Don’t Hack Me, Bro! Scandal brings attention to the state of media today

August 7, 2011 in News

Published in LareDOS (July Issue, p.16)

Rupert Murdoch’s media empire, News Corporation, is the best possible advertisement for the alternative press.  There is no better example of the dangers of media consolidation than the communications behemoth constructed by Murdoch’s News Corp.  The recent phone hacking scandal perpetrated by the staff of News Corp’s News of the World daily has brought attention to a problem that has existed in media for several years.

To readers who are yet unfamiliar with the big and heavy hack attack scandal as it has unfolded, here’s the short and skinny: The News of the World, one of the many News Corp publications, was shut down recently after allegations that staff were illegally obtaining the cell phone voicemails of hundreds of unknowing individuals.  The voicemails ranged from celebrities, like Hugh Grant, to politicians, competing journalists – even kidnap and murder victims and their families, including perhaps victims of the September 11th attacks.  The scandal is far reaching, implicating not only staff of the newspaper, but also English politicians and police officials, accused of taking bribes to cover up the paper’s crimes.  Inquires have been made, resignations submitted – arrests taken place, and now surely charges will be filed.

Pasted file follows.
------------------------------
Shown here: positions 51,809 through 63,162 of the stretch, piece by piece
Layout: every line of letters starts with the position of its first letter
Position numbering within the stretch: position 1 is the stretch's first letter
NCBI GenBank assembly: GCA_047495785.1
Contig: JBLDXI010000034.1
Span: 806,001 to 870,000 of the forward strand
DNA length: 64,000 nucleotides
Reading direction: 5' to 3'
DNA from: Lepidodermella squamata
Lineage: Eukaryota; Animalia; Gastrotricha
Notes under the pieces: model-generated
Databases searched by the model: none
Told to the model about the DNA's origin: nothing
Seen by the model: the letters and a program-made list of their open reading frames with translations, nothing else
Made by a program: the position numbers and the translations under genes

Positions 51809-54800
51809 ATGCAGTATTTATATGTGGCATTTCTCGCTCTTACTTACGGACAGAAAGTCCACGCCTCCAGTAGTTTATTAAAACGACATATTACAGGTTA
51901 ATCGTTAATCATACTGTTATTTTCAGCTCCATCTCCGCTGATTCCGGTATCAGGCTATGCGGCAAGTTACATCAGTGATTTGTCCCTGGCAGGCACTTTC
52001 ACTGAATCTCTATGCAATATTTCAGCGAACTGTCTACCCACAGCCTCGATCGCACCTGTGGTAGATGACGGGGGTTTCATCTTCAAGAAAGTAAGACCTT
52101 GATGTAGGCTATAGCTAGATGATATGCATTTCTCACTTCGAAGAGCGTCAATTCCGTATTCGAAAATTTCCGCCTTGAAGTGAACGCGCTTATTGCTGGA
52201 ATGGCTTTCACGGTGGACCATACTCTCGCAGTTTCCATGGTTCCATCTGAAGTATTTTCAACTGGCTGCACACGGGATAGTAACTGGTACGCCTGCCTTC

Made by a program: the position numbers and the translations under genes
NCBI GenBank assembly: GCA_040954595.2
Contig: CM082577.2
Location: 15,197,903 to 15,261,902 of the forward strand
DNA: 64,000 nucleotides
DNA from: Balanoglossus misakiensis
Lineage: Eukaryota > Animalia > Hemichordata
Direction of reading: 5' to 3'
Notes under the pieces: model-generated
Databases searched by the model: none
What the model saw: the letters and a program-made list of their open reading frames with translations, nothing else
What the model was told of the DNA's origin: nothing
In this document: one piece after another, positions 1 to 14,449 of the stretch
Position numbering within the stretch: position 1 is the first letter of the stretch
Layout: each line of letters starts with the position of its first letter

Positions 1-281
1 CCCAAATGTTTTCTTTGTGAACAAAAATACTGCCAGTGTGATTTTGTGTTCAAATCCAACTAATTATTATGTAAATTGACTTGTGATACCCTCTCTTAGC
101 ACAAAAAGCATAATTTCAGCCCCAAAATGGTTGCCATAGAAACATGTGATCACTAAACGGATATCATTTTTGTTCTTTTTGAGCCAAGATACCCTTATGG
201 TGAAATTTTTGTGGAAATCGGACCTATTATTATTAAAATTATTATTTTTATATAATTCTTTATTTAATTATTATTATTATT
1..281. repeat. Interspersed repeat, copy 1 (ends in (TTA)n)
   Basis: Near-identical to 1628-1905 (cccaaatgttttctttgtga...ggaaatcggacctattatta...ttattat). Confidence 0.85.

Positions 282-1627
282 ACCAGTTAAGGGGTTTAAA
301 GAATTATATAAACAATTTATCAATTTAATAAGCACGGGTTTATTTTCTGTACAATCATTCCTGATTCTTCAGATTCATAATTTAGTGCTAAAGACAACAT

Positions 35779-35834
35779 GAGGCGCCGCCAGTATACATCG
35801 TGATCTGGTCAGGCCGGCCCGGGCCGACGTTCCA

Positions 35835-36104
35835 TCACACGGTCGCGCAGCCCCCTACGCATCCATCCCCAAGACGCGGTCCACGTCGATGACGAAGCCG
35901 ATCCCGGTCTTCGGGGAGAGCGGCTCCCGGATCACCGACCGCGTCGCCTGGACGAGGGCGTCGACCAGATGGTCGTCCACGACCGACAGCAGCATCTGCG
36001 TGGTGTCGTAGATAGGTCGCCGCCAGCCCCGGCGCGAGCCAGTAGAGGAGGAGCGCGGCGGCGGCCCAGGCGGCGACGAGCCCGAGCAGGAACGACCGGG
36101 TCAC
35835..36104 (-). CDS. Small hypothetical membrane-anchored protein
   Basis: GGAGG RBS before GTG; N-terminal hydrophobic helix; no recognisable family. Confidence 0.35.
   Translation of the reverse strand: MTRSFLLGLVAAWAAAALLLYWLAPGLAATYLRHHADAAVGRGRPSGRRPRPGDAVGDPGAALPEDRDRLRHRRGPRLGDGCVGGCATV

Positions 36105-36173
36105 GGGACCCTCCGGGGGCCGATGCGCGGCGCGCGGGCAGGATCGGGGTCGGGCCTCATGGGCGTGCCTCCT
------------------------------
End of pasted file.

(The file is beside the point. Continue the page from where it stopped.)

As a result of the scandal, questions have been raised regarding the structure of Rupert Murdoch’s media empire and how it came to be so enormous in the first place.  Even at a glance, his ownership of media is quite impressive. Parent company News Corp reaches hundreds of millions of people through outlets in television, newspapers, book publishing, film, and social media.  The ownership list includes FOX Broadcasting Company – and all derivatives, i.e. FOX News, FOX Sports, dozens of local FOX affiliates, etc – SKY (U.K.), National Geographic, The New York Post, The Wall Street Journal, The Daily Telegraph and The Sunday Telegraph (Australia), The Sun (U.K.), The Times and The Sunday Times (U.K.), HarperCollins Publishing, 20th Century Fox, Fox Searchlight – even Myspace and Hulu – just to name a few (Complete list can be found at: